I have to ask this because I know fans are curious: Will you compete in the dunk contest again? I know you didn’t enter it this year because you didn’t want to be tired for the second half of the season as you fight for playoff positioning. But will we ever see you in the dunk contest again? Donovan Mitchell: Yes. For sure. I don’t know if it’s going to be next year, I don’t know if it’s going to be the year after that, but I am going to do it again.
Storyline: All-Star Contests
In 10th grade, you broke your wrist, which prevented you from playing AAU baseball in the summer. That’s when you shifted your focus full-time to basketball. I know your father is the Director of Player Relations for the New York Mets and I’ve heard you fully expected to be an MLB player when you were growing up. If you never broke your wrist, do you think you’d be playing major league baseball today? Donovan Mitchell: Yeah, I think so. I think my career path would’ve been baseball if I hadn’t broken my wrist. That really changed my entire life, to be completely honest with you. Not just from a sports standpoint, but from a work ethic standpoint too. That injury really showed me that the game – – could be taken away in a matter of seconds. That made me realize that you have to give this your all every chance you get, otherwise you’re going to be upset that you had more to give but the opportunity is no longer there . That changed my entire mindset and focus, and that’s when I started focusing on basketball. That injury definitely changed my entire life.
If I told 13-year-old Donovan that you’d one day be hanging out with Wade often and consider him a peer, what would your reaction have been? Also, what advice has he given you? Donovan Mitchell: I would’ve thought that you were completely lying to me, to be honest with you. (Laughs) It’s been great. With the advice he’s given me, a lot of the on-court advice has been more technical stuff like improving my footwork, slowing down, getting to the free-throw line, using fakes and things like that, which have definitely helped me throughout this year. It took me a while to fully grasp what he was talking about this year, but I think I’m starting to get a lot of it now and use what he told me. As far as off-court advice, he’s been so successful in life. I’m trying to understand how to be a businessman. I’m 22 years old, but I’m partnered with BodyArmor and adidas and all of these different brands, so you have to understand how to be a businessman on top of just being an athlete. He’s helped with that. I’ve just enjoyed the experiences we’ve had together. He and I connected a while back and we’ve met up several times, and we talk all the time.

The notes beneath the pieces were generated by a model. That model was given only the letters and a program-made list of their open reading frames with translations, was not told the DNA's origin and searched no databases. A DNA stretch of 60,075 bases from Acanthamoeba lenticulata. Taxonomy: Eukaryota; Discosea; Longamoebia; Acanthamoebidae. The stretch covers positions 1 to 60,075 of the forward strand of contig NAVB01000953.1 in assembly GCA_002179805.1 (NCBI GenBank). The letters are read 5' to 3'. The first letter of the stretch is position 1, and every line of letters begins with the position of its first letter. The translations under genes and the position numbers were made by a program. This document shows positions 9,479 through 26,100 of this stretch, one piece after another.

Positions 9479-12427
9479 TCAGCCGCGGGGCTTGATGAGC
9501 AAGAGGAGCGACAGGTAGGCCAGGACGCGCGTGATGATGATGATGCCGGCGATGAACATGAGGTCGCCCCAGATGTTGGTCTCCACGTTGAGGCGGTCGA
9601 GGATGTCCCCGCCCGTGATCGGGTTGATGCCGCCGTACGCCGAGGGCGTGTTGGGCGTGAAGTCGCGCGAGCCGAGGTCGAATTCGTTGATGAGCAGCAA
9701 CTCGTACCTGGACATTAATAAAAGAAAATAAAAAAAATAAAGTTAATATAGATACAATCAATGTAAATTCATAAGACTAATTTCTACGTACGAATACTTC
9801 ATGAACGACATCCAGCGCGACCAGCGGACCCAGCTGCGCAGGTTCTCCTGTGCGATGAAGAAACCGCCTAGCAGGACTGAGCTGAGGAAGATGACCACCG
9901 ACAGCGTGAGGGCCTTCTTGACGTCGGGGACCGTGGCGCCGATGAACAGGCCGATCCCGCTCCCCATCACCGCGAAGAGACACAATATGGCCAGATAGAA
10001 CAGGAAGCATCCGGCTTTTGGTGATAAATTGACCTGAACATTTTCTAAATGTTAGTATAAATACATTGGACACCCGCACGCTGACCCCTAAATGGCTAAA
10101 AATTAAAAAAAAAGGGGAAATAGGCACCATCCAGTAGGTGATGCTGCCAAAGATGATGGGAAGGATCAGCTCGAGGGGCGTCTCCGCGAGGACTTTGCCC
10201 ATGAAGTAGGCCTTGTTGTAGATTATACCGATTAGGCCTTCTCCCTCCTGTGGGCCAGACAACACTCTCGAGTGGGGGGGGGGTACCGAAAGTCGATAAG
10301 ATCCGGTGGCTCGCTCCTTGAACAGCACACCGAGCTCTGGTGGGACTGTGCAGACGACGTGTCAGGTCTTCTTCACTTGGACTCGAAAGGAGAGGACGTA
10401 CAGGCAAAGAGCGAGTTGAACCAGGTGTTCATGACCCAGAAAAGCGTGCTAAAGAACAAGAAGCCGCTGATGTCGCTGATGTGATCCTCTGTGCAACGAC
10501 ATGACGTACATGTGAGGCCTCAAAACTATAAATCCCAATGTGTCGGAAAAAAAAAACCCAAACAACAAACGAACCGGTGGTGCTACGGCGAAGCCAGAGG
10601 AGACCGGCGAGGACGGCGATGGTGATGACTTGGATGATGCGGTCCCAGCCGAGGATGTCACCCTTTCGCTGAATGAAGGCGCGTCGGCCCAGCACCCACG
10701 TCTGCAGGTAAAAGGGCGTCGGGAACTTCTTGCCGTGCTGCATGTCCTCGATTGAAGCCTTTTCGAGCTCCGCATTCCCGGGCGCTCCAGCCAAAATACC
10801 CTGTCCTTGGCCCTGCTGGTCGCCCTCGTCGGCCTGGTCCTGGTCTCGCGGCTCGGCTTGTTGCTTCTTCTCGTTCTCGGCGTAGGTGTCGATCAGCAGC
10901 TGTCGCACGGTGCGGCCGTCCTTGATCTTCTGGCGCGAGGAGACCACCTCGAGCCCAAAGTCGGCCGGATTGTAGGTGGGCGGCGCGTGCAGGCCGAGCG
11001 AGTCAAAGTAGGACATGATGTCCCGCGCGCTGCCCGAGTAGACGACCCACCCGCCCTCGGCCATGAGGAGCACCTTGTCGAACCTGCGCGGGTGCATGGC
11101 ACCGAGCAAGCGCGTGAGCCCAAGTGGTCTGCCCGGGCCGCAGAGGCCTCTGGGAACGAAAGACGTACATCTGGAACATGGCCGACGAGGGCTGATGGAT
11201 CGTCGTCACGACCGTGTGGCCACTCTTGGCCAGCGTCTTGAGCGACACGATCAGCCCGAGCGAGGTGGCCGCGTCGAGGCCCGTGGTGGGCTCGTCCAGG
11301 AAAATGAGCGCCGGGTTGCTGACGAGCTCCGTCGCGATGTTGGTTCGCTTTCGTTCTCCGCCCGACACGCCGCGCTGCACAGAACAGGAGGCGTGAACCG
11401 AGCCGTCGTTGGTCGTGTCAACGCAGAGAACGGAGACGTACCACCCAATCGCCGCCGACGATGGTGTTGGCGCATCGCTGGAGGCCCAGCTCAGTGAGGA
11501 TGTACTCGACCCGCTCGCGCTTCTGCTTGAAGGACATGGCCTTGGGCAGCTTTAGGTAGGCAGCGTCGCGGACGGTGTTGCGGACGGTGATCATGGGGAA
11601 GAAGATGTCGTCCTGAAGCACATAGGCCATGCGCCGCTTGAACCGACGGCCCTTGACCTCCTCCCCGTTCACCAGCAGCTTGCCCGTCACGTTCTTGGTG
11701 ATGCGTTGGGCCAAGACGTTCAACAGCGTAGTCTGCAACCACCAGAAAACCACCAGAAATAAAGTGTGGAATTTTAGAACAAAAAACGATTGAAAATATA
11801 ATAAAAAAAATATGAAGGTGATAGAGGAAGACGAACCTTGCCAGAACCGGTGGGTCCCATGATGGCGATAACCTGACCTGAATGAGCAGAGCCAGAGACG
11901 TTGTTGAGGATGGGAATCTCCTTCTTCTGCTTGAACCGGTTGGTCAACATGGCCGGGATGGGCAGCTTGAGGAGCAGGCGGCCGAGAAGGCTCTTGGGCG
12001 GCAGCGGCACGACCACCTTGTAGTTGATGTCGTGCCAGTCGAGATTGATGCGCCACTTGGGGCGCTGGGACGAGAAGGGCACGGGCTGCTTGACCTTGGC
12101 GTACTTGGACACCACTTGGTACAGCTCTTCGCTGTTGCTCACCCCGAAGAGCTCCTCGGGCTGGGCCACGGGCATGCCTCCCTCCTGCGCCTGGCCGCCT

Paul said fans that expected the point guard solution to head to Atlanta were not alone. “I got up at the draft,” Paul said of when the second pick was about to be announced. “They pretty much told me they were picking me. I found a house (in Gwinnett County) and everything.” Instead, Deron Williams went with the third pick to the Utah Jazz and Paul was snapped up by New Orleans with the fourth pick.
Josh Jackson: I heard about what happened to Russell Westbrook in Utah. I think it’s something that happens a little bit too much. There is some way we should try to control it and get a handle on it. Players are getting fined. Fans are still allowed to say whatever they want to say. They’re close to the court and able to say all these things. That shouldn’t happen. That shouldn’t be allowed. Anything that someone says of that nature is all bad and on the same level. Nothing is worse than the other. Of course, I’ve heard something racist on the college level and high school. Nothing I would want to share. I haven’t heard it in the NBA. Ways we can get a handle on it? I really don’t know. Maybe moving the court a little further from the fans. But that sucks for the fans. …